RISE summarizes recent regulatory-related news.

HHS guidance: Providers must offer abortions in emergency situations

In the wake of President Biden’s executive order on reproductive health, the U.S. Department of Health and Human Services (HHS) announced new guidance to ensure all patients—including pregnant women and others experiencing pregnancy loss—have access to the full rights and protections for emergency medical care.

HHS, through the Centers for Medicare & Medicaid Services (CMS), issued clarifying guidance on the Emergency Medical Treatment and Active Labor Act (EMTALA) and reaffirmed that it protects providers when offering legally mandated, life- or health-saving abortion services emergencies. In addition to the guidance, HHS Secretary Xavier Becerra, in a letter to providers, made clear that this federal law preempts state law restricting access to abortion in emergency situations.

“Under the law, no matter where you live, women have the right to emergency care—including abortion care,” Becerra said in the announcement. “Today, in no uncertain terms, we are reinforcing that we expect providers to continue offering these services, and that federal law preempts state abortion bans when needed for emergency care. Protecting both patients and providers is a top priority, particularly in this moment. Health care must be between a patient and their doctor, not a politician. We will continue to leverage all available resources at HHS to make sure women can access the lifesaving care they need.”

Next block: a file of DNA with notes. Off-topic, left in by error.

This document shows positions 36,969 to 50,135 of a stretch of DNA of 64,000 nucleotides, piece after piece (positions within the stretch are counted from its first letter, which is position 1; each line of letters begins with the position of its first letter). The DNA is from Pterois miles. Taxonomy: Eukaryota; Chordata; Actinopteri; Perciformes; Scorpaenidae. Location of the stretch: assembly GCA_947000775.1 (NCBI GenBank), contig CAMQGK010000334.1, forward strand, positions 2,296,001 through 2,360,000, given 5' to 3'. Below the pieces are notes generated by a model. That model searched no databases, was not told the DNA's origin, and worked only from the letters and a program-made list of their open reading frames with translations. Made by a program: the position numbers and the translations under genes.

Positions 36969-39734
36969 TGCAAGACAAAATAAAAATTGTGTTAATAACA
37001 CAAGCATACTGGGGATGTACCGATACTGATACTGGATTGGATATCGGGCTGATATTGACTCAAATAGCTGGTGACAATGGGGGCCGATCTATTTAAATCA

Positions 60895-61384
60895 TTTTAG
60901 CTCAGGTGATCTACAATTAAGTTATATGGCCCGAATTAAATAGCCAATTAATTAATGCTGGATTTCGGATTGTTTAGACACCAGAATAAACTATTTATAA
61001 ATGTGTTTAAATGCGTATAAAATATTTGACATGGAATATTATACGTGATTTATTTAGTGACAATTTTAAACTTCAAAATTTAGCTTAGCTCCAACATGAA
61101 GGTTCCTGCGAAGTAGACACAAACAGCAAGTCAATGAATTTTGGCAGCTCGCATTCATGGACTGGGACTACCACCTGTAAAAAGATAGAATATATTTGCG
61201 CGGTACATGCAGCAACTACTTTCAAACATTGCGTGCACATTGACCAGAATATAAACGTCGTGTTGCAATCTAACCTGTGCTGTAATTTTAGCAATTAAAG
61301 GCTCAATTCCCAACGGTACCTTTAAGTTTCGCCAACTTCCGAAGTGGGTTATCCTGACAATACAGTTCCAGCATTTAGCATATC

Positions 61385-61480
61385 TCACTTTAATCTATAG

The EMTALA statute requires that Medicare hospitals provide all patients an appropriate medical screening, examination, stabilizing treatment, and transfer, if necessary, irrespective of any state laws or mandates that apply to specific procedures. Stabilizing treatment could include medical and/or surgical interventions, including abortion. If a state law prohibits abortion and does not include an exception for the health or life of the pregnant person—or draws the exception more narrowly than EMTALA’s emergency medical condition definition—that state law is preempted.

Justice Department establishes Reproductive Rights Task Force

The Justice Department announced Tuesday the establishment of a task force to protect reproductive freedom under federal law.